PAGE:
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[CAIRO] A network for women researchers was launched last week in Salmania, Bahrain, to promote gender equality in scientific programmes and institutions in the Arab world.

Speaking to SciDev.Net, Hoda Rashad, who chairs the training, education and scientific research committee at Egypt's National Council For Women, said the network would be very important in promoting Arab women's access to careers in science and technology, and in correcting the gender imbalance in science that is present to varying degrees in Arab countries.

Arab women are often excluded from participating in scientific and technological activities, and those that do tend to progress in their careers more slowly than men.

In Egypt, women represent more than one-third of the scientific community, and hold 35-50 per cent of postgraduate positions in Egyptian universities, but occupy just two per cent of high-level positions in science, said Rashad.

According to Rafiaa Gubash, president of Bahrain's Arabian Gulf University and the first Arab woman head of a university in the region, the primary aim of the Arab Network of Women in Science and Technology will be to correct this imbalance.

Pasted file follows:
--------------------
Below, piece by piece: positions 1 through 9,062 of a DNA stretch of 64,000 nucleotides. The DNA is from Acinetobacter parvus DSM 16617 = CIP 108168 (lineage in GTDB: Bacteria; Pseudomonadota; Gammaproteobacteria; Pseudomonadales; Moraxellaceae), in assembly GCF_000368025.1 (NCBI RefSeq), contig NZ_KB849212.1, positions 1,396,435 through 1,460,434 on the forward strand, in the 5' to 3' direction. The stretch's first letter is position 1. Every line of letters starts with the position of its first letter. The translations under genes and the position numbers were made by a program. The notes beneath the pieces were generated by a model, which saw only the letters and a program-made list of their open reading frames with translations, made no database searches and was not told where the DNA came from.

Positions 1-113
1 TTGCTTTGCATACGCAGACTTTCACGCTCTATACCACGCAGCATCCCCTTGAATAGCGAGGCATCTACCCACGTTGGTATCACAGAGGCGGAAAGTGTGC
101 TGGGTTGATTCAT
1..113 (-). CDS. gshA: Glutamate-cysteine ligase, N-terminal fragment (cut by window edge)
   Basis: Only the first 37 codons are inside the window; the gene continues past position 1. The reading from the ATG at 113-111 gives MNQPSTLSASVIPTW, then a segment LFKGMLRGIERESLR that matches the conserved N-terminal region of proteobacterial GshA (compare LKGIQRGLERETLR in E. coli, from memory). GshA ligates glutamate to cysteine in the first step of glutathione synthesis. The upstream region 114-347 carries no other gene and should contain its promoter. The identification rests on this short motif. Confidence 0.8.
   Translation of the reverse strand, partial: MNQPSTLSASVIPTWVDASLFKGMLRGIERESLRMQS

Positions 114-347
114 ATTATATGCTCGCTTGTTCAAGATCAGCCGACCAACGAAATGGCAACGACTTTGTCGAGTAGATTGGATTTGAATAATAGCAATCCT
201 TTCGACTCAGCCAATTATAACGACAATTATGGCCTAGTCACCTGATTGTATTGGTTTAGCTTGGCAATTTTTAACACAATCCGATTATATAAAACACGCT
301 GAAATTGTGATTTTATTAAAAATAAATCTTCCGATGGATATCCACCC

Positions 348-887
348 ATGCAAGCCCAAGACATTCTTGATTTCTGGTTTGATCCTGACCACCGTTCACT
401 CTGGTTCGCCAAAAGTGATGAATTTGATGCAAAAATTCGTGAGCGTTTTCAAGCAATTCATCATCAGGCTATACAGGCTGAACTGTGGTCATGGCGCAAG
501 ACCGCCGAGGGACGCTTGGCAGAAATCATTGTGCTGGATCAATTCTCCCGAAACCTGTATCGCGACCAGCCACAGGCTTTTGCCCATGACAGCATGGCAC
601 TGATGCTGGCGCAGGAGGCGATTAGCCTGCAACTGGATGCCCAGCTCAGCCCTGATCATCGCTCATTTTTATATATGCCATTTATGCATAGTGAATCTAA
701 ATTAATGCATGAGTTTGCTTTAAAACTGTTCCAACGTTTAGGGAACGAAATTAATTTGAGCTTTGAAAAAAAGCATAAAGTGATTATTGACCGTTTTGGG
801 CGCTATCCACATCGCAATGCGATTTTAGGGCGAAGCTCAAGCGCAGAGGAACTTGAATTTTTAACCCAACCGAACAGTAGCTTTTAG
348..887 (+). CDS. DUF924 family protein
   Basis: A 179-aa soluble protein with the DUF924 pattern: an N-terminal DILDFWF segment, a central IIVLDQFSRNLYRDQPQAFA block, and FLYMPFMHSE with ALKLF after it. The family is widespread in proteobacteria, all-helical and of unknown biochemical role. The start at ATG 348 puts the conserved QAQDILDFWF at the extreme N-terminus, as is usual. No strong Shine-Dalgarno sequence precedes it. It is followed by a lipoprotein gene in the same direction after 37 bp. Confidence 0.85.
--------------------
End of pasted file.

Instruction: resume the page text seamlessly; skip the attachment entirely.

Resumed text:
It will help Arab women participate in the region's development of science and technology as research group leaders, scientists and technologists, and will encourage Arab and international organisations to promote scientific and technological training for women.

The network will also set up a database of Arab women scientists detailing their contact information and research interests, and will circulate information about jobs, training and other research opportunities for women among its members.

The Salmania launch meeting was organised by the Arabian Gulf University, which will fund the network, in collaboration with Egypt-based Arab Woman Organization, UNESCO (United Nations Educational, Scientific and Cultural Organization), the Morocco-based Islamic Educational, Scientific and Cultural Organization and the Tunisia-based Arab League Educational, Cultural and Scientific Organization.

The meeting was attended by leading Arab women in science including Amr Azzooz, head of UNESCO's office in Cairo, Egypt, and Farkhanda Hassan, general secretary of Egypt's National Council for Women.

Establishing an international network of women scientists was one of the recommendations of the World Conference on Science, held in Budapest, Hungary, in 1999. At a meeting in Cairo, in September 2003, the Arabian Gulf University proposed taking responsibility for creating the network of women scientists in the Arab world.